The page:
production grinding to
an abrupt halt and a new line of Epiphones being exported from the Japanese
town of Matsumoto. But these were not Epiphones as the world knew them. On
the contrary, they were just rebadged versions of models that were already
being produced by the Matsumoku Company - with little imagination or respect
for the company's pedigree.
Things had improved by 1976, when the Epiphone line was
bolstered by the appearance of models like the Monticello, a series of
scroll-body electrics, and the new Presentation range of flat tops. There
was also the Nova series of flat tops and three new solidbodies named Genesis.
By 1979, the Epiphone product list was gathering speed, with over 20 steel-string
flat tops, and plenty more besides.
THE MOVE TO KOREA
Just as Epiphone's Far Eastern operation seemed to be
finding its feet, three bombshells dropped in quick succession. The first
was the rise of the electronic keyboard. The second was the rising cost of
Japanese production, which led to Epiphone's relocation to Korea in 1983,
and collaboration with the Samick Company. The third took place in the Gibson
boardroom at the start of 1986, with three Harvard MBAs (Henry Juszkiewicz,
David Berryman and Gary Zebrowski) taking the company off the hands of
ECL/Norlin. Reviving Gibson was the priority for the new owners, and with
Epiphone making less than $1 million revenue in 1985, there seemed a danger
it would be swept under the carpet and forgotten.
But Epiphone was still buzzing with potential. Soon enough,
Juszkiewicz had identified it as a sleeping giant, and made the trip to Korea
to decide how it could be pushed to match the success of other Asian brands
like Charvel and Kramer. As he absorbed Epiphone's pedigree, Juszkiewicz
started getting results, and soon sales were growing again.
Sales weren't the only thing on the move. By 1988, the
Epiphone product line was evolving. Epiphone now listed a new PR Series of
square-shouldered acoustics, along with an interpretation of Gibson's J-180,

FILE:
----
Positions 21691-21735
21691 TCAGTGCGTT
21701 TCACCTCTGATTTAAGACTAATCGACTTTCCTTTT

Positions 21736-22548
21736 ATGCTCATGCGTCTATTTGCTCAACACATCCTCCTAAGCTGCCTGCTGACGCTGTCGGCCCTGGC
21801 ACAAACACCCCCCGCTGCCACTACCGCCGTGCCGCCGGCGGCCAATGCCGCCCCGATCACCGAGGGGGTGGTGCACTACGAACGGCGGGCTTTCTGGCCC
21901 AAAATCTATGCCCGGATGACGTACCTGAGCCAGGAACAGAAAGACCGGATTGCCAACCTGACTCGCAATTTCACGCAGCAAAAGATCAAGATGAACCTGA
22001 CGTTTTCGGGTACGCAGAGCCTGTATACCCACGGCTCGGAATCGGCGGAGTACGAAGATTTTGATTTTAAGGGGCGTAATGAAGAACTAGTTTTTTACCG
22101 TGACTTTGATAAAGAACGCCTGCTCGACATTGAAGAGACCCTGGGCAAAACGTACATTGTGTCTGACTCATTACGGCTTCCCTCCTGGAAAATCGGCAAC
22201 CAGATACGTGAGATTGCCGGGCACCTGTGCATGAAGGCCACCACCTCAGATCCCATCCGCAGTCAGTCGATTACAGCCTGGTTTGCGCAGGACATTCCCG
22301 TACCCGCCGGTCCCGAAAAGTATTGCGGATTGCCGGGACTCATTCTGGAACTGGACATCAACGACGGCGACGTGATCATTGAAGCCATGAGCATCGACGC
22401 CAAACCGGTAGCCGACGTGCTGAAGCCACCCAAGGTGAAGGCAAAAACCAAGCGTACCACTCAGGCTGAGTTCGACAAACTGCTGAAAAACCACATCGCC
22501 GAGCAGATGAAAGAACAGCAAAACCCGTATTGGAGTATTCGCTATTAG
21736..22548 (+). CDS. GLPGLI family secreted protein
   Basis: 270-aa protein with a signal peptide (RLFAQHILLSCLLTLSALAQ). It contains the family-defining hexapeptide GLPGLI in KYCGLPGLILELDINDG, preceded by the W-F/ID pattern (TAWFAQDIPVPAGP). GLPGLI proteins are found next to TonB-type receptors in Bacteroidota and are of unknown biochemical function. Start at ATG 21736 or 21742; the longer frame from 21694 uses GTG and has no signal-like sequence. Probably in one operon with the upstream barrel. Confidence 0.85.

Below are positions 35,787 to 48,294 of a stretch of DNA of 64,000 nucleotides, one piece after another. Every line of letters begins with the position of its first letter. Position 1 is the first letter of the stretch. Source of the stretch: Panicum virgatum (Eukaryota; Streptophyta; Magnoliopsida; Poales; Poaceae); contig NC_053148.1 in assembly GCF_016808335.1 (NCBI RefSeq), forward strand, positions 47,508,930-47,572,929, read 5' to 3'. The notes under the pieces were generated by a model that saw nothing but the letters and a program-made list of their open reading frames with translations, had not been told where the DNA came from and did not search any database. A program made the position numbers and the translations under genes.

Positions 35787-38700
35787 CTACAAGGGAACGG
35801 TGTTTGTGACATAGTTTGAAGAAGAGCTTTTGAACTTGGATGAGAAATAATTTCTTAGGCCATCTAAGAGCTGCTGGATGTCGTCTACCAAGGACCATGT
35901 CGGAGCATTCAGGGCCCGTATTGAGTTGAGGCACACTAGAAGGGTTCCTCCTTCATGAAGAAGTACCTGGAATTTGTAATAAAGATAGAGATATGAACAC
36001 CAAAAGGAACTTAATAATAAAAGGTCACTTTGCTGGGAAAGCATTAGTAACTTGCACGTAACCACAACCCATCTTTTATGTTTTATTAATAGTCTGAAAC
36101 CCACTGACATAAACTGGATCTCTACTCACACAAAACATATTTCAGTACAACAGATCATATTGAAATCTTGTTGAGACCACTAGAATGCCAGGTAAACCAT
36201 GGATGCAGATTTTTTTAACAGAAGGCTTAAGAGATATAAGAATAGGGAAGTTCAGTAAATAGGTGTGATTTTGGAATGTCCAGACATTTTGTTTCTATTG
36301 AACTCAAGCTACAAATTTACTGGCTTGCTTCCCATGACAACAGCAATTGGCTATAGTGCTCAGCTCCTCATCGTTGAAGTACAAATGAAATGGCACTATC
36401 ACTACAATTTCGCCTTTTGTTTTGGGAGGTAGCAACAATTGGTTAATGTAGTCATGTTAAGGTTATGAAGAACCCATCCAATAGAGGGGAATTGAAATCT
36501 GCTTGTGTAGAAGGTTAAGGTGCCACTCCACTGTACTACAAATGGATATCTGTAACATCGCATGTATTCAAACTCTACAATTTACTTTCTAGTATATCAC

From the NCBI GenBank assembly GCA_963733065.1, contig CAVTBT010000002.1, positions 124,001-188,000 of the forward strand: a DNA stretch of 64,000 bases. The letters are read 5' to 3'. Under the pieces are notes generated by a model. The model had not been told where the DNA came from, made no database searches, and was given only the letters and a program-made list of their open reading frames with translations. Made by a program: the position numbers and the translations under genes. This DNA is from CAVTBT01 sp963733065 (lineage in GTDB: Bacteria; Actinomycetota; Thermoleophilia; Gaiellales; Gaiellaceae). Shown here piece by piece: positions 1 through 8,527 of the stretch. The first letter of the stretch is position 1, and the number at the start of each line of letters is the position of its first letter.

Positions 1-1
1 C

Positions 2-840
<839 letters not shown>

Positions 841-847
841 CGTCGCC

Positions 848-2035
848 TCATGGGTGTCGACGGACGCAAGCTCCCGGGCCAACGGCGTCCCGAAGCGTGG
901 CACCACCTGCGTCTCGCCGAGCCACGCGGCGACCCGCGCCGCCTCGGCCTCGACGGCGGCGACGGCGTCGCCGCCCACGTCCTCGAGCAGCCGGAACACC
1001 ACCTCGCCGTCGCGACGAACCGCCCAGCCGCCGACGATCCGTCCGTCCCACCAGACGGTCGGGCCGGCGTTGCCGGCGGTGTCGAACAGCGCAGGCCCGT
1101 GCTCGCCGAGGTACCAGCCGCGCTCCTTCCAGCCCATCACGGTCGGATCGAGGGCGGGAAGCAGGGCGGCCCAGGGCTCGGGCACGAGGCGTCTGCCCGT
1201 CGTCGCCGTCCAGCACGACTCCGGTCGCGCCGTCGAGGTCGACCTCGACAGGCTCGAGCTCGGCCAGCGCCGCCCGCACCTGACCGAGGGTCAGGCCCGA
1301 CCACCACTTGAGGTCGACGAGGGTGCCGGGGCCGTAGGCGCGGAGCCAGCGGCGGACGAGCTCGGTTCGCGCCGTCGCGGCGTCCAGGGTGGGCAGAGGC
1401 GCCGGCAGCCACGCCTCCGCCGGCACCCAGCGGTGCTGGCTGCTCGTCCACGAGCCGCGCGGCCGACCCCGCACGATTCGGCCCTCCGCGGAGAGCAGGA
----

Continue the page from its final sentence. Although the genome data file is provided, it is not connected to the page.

several classical guitars, a banjo and a mandolin. There was also a solid
selection of Gibson-derived instruments (from flagship models like the Les
Paul and SG to new archtops like the Howard Roberts Fusion) and a tip of
the hat to Epiphone's past in the form of the Sheraton II.
TAKING ON THE WORLD
It was a start. But as the 1990s rolled around, Epiphone
still had work to do. The line was more than comprehensive - offering 43
different models across
a range of styles and budgets - but the lack of historic Epiphone products
needed to be addressed. The legendary instruments from Epiphone's past should
have been leading the company's charge into the future. Without them, Epiphone
was still seen by some as a faceless import; a fact reflected by its modest
Taking charge of Epiphone around this time, David Berryman
identified the other problem that was stopping the firm from taking on the
world. It still didn't have its own dedicated office or workforce. Moving
fast, Berryman instigated the acquisition of an office in Seoul, appointed
Jim Rosenberg as product manager and set about addressing the misconception
that Epiphone was secondary to Gibson.
The Seoul office was a major turning point. Instead of
the long-distance relationship that the firm had previously had with its
product, Epiphone was now able to roll up its sleeves and muck in with the
dedicated quality control staff at the factory. During the long days and
sleepless nights that followed, the Epiphone product changed beyond all
processes were assessed
and refined. Manufacturers were visited and briefed on the components that